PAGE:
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# Acceptable risk reward ratio

Discussion in 'Trading' started by onelot, Nov 24, 2002.

1. ### onelot

i have been developing a strategy that has a win los ratio of roughly 48%... just wondering where my risk reward ratio should be at... currently it's around 1.8:1... is that average?

thanks

2. ### wally_

This is governed by the formula for expectancy of a trading system. Do a search for 'expectancy' on this board and you will find more than enough stuff to guide you further. But from what you wrote, if by your risk (to) reward ratio you really mean that you risk \$1.8 to gain \$1, then you win-loss ratio is too low for your system to make you money in the long run.

3. ### onelot

actually it owuld be the opposite

risk a dollar to gain 1.8 (that's usually the format i see people write it)... i have done the search and wasn't able to get enough info for determining if the above win percentage was an average to favorable system...

thanks for your reply

4. ### candletrader

Pre-commission Daily Trade expectancy =
[(win% x win size) - (lose % x lose size)] x average number of trades per day

So, in your case:
Expectancy = [0.48(1.8R) - 0.52(1R)] x average number of trades per day, where R is your unit risk

Expectancy per day = 0.344R x average number of trades per day

Let's play with some numbers:

If you risk \$100 a trade and have on average 10 trades, then your pre-commission expectancy will be 0.344(100) x 10 = \$344

If you risk \$200 a trade and have on average 5 trades a day, then your pre-commission expectancy will be 0.344(200) x 5 = \$344

If you risk \$1000 a trade and have on average 1 trade, then your pre-commission expectancy will be 0.344(1000) x 1 = \$344

The point is that there are many ways to get the same pre-commission daily expectancy...

5. ### onelot

ok so if the average is 4 trades a day

then... .334R x 4 is the formula

so if R is \$75 or 1.5 ES points

then .334(75) x 4 = \$100.2 per day

i'm actually doing more research on expectancy as we speak, but is this alright for a rookie system and a rookie trader behind the wheel

assuming i can follow it of course

6. ### candletrader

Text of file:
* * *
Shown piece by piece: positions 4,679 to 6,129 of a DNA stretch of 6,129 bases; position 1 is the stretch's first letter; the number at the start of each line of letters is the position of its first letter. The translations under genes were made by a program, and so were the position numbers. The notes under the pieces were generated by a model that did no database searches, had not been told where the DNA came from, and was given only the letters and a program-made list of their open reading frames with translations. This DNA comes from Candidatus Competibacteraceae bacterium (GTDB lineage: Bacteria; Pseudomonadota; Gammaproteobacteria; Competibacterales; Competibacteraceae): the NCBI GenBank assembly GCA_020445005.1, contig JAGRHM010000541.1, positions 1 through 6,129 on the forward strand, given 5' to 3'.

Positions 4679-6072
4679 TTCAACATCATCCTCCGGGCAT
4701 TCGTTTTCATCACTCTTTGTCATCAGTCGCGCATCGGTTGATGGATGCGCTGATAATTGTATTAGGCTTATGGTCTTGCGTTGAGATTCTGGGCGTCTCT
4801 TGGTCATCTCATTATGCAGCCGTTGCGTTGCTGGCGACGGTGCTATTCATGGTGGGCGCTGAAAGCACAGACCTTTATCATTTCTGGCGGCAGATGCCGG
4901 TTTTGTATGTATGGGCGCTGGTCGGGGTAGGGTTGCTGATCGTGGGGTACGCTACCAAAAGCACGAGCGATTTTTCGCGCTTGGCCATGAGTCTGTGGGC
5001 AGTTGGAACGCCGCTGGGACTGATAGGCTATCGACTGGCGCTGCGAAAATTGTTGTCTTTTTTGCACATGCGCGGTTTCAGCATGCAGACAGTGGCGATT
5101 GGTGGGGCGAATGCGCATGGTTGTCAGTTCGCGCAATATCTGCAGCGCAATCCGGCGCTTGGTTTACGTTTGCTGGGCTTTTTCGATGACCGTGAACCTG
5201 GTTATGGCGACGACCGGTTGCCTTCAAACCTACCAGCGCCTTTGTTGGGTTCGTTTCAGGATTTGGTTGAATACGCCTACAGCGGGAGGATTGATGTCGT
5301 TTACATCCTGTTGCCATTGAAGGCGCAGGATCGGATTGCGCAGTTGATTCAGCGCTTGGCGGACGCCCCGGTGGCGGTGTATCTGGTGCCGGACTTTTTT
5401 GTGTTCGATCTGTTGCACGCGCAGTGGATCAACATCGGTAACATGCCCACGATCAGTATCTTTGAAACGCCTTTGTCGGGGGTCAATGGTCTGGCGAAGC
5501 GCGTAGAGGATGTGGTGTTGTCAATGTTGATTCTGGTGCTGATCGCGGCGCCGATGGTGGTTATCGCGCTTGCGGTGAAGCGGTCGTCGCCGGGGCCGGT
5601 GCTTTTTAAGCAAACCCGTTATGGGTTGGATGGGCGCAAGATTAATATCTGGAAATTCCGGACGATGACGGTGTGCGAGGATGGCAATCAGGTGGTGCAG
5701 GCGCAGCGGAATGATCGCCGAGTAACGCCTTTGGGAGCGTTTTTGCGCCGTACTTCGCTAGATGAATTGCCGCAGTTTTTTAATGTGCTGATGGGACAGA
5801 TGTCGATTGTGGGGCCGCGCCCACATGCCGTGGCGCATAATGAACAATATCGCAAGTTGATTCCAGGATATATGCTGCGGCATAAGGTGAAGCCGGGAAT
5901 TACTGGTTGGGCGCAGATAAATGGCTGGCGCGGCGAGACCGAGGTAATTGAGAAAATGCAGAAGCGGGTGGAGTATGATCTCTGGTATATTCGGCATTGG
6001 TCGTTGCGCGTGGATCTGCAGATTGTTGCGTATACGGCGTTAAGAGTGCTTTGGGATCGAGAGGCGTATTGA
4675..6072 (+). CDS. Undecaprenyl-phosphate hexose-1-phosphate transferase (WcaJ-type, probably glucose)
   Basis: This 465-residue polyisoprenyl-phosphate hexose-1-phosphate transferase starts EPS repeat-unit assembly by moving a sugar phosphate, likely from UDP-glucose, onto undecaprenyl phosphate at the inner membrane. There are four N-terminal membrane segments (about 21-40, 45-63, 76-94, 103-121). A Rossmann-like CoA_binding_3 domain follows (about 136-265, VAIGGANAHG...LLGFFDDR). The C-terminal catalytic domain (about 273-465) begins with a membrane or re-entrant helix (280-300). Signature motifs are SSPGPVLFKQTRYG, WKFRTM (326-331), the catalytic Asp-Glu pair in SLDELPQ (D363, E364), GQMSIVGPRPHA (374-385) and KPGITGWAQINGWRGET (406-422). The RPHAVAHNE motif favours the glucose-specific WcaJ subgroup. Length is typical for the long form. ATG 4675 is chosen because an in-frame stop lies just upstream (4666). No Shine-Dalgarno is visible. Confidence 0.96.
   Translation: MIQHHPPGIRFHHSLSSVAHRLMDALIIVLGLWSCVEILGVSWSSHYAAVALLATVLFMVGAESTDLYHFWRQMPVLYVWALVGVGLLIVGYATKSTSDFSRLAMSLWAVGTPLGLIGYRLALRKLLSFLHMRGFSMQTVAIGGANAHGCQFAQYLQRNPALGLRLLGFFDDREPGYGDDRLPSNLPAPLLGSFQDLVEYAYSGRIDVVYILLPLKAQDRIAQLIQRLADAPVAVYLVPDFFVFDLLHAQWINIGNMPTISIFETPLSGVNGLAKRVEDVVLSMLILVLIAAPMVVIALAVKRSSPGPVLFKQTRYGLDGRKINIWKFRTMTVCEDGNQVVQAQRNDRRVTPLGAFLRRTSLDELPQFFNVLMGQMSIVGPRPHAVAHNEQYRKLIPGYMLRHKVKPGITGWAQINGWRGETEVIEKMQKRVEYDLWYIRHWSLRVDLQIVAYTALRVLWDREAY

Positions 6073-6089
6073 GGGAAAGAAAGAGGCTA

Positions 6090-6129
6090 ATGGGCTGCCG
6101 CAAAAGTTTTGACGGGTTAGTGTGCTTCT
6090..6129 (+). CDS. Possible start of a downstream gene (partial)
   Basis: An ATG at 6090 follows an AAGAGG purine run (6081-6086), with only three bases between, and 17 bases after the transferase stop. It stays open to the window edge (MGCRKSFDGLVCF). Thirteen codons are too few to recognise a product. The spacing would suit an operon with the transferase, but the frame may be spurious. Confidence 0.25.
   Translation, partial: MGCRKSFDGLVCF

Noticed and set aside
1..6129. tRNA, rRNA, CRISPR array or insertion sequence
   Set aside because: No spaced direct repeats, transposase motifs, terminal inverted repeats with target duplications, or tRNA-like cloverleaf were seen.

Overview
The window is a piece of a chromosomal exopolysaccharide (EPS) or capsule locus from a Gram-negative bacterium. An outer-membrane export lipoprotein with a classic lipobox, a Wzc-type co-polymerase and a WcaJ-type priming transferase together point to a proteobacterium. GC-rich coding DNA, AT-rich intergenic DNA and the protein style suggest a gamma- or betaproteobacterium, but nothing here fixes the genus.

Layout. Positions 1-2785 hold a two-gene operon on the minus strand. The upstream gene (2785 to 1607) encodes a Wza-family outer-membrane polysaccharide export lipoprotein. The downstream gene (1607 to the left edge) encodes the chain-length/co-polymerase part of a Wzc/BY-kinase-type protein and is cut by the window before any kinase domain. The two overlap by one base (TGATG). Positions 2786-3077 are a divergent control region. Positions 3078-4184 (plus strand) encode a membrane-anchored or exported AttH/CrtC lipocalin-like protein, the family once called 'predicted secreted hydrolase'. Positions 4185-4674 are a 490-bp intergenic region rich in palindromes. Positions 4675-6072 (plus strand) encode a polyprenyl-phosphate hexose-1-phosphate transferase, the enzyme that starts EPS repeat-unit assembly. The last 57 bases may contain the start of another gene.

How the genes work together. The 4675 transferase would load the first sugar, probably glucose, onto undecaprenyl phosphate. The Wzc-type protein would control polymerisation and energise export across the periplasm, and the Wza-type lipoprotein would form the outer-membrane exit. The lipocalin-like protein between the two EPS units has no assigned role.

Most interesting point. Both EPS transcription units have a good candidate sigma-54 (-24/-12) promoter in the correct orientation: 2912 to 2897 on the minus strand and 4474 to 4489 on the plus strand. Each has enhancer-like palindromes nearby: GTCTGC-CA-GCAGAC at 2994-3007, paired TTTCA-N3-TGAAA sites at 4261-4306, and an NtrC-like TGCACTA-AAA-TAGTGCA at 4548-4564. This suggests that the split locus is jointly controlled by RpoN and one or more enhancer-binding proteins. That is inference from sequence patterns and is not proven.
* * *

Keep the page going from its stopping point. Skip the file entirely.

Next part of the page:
Yes that's correct... now let's be even more precise... if you want your net, then you subtract your commissions and account for long-run average slippage... from the above (and indeed from your name ) , I assume you are trading 1 Emini S&P contract, whose point value is \$50... let's assume commissions of \$5 round trip and lets also assume long-run average slippage per trade of \$5... so your long-run cost per trade is \$10...

So, with your risk of \$75 on 1 contract and an average daily trade frequency of 4:
Net daily expectancy = [0.344(\$75)-10] x 4 = \$63.20... so over the course of 250 trading days in a year (assuming you take a handful of holidays) you will expect to generate \$63.20 x 250 = \$15,800 a year... if your broker requires margin of \$3000 and you put in an additional \$3000 of "drawdown" coverage to make a \$6000 'investment', then at the end of the year you will have \$6000 + \$15,800 = \$21,800 in your account... and this \$21,800 comes from a measly \$6000 grub stake...

So, to conclude, the resulting combination of your winning % and risk:reward ratio is very acceptable, if you are able to consistently maintain this over the course of the year... the dynamic nature of the market may necessitate strategy changes over the course of the year... moreover, some periods of the year are not as tradeable (Summer) so perhaps, on a conservative basis, you should reduce that \$21,800 year end account by around 33% to come up with a more realistic figure of \$15000...